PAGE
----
This is the sort of band that I look forward to writing about but always end up dreading completing. While at complete ease with certain bands and projects with disorienting lists detailing their voluminous output, the music of Jackie-O Motherfucker presents a special challenge. Currently about 16 albums in and about 42 members down over the past 15 years, JOMF as a project emphasize Tom Greenwood’s guiding hand in the well of chaos that is the band. With Earth Sound System the results are expectedly intriguing and ultimately interesting, but for once JOMF sound content to take a leisurely stroll through their improvisations rather than apply themselves to the level they normally do. After a string of hugely enjoyable to sonically pleasing releases the end result is unsettling and out of character – the lackluster slump that was looming but hoping to be avoided for so long. Now faced with a lack of direction, JOMF often wade through their own performances rather than command them.

If we learned anything from Ballads of the Revolution it’s that Tom Greenwood works best in this modern version of Jackie-O Motherfucker as a ringleader for the sonic carnival that is his band. While that album showcased his abilities as a songwriter and continued to tout his Calvin Johnson style delivery (but not octave), Earth Sound System drops the ball spectacularly by removing the sense of movement and catharsis that so often guided previous efforts. Greenwood has never been a “singer’s singer” with his sprechgesang style and penchant for psych-folk jams that often cloud his vocals behind a wash of guitar, drums, and whatever else is playing, but here the faults of his voice come off as sloppy. Blame it on the stark mix or the sparse playing, whatever it is that causes the entirety of opener ‘In The Willows’ to never gel. After iteration and iteration of ‘In the willows and endless wind…’ catharsis is never achieved or forced; the song merely goes on and slowly adds in more drums until it just sounds like the drummer woke up and decided to start playing. Peaks are reached by utilizing chord changes and higher pitches in the vocals, the other guitars and ambience creeping in too late. ‘Dedication’ suffers the same fate and seems like a slight improvement only for the tremolo wah guitar addition.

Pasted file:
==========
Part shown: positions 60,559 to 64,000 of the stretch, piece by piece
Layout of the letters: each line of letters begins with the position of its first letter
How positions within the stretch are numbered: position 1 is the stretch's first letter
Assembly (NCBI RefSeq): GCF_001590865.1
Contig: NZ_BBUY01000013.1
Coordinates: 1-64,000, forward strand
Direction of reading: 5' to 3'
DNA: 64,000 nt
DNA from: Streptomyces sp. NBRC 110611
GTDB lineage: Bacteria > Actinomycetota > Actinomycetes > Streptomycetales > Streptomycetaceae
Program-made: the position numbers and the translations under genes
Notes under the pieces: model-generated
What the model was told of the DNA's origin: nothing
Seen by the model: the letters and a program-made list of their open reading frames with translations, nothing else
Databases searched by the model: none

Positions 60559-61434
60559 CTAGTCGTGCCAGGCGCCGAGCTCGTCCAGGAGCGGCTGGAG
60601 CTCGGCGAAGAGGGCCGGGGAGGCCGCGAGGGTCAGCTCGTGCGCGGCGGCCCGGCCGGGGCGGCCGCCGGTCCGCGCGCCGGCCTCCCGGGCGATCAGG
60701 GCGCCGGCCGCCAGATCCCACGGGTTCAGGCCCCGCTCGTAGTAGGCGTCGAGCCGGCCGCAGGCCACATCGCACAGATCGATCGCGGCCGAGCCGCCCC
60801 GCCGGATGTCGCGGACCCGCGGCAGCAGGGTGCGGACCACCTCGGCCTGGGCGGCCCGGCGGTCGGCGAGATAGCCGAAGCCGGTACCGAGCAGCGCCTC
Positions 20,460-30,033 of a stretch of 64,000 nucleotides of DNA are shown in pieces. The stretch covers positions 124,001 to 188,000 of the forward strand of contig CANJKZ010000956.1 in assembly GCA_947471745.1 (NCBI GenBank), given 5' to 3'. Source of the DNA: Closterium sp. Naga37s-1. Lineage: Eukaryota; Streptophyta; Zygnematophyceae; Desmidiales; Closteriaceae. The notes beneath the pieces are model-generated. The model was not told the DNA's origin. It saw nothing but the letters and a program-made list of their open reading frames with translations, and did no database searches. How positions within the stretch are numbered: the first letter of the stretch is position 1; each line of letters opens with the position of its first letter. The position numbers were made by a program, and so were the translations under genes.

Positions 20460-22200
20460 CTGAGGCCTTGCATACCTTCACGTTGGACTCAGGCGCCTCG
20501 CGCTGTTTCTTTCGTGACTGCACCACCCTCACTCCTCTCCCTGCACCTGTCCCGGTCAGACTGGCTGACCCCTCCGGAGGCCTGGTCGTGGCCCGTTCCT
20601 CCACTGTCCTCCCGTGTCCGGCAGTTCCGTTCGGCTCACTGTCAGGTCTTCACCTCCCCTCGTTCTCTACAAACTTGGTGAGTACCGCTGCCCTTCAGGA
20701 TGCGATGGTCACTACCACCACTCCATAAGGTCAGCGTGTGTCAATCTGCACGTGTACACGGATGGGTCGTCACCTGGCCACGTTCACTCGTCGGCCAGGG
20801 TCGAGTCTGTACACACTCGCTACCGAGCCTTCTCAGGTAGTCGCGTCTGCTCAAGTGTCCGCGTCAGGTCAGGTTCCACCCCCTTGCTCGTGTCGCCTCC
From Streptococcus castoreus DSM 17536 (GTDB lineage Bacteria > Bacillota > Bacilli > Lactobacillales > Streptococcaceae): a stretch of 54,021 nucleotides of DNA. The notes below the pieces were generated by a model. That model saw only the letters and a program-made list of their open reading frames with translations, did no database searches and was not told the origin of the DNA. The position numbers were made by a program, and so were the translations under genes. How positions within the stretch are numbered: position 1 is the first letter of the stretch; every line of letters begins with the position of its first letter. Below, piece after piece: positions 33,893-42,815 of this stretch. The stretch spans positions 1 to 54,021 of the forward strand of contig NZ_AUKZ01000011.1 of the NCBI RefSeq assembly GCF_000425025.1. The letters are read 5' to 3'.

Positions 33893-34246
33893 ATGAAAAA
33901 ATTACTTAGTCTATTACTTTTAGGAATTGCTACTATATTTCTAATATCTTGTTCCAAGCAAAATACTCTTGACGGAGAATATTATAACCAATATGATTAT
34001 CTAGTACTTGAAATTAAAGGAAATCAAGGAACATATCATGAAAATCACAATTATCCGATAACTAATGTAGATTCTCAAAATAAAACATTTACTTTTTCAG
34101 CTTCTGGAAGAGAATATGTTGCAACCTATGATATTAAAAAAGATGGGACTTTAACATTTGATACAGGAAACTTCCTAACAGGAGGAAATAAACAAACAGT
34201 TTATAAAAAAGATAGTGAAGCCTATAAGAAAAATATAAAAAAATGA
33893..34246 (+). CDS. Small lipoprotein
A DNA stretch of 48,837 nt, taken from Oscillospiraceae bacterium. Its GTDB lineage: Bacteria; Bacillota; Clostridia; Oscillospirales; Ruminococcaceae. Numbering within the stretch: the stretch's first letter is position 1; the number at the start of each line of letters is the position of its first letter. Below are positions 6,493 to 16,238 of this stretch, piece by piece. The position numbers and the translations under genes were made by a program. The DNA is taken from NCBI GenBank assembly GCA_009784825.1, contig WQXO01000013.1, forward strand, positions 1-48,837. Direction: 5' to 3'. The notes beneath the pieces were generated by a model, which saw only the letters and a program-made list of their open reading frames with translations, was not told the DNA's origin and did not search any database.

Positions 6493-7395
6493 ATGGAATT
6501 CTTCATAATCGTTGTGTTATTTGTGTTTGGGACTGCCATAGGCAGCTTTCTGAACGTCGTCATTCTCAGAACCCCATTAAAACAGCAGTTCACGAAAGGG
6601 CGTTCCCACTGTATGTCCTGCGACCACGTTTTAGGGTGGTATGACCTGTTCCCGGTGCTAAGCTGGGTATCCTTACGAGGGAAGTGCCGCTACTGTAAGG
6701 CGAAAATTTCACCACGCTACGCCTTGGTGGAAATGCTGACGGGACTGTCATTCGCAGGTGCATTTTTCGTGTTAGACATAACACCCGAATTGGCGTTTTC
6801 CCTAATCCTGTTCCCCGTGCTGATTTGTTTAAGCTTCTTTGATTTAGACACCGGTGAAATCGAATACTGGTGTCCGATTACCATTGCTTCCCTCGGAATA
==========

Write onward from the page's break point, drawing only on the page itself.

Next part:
More enjoyable and definitely better executed standouts ‘Raga Joining’ and ‘Raga Separating’ quell the musique concrete monster for their lengths. At least they kind of do given that these two lengthy jams almost never seem to peak, with the former relying on skittering drum machine manipulations and the occasional blast of clarinet (a la Malaikat Dan Singa even) to carry the entire thing. It’s a pleasant respite from the, dare I say it, boring 14 minutes that ‘…Willows’ and ‘Dedication’ eat up, yet also fails to satiate with no pay off and vaguely ‘Dwarf Nebula’ styled tape tomfoolery. As bizarrely one-key as these experiments are, they are often the most engaging and worthwhile tracks on the disc since the desired result isn’t one of massive build and release or the search for cathartic methods, but one of embracing the aspect of sound as form over sound as note while remaining bound by choice to notational relation. Rather than never achieve a peak or failing to properly build to one, they choose battles on lower more even terrain and end up the victors at the end. ‘Bring It To Me’ combines aspects of the Ragas as much as the lesser vocal driven tracks to decent effect worth calling “the best relaxed song” here while closer ‘Where We Go’ shows what should have been all along. Raucous and driving, the sounds of previous JOMF with the hint of some progress blend to an exhilarating end to an album plagued with lows.

As tempting as it is to ask Greenwood and Co. to just take a break for a while, this sort of release almost seems necessary given the massive output of Jackie-O Motherfucker thus far. I’ll take a risk on the next two or three releases after this with the hope that they find their sound and style in a more refined manner than here. Ragged and unruly yet organized sounding, Earth Sound System is about dichotomy in some way – but the payoff is not worth the buy in.

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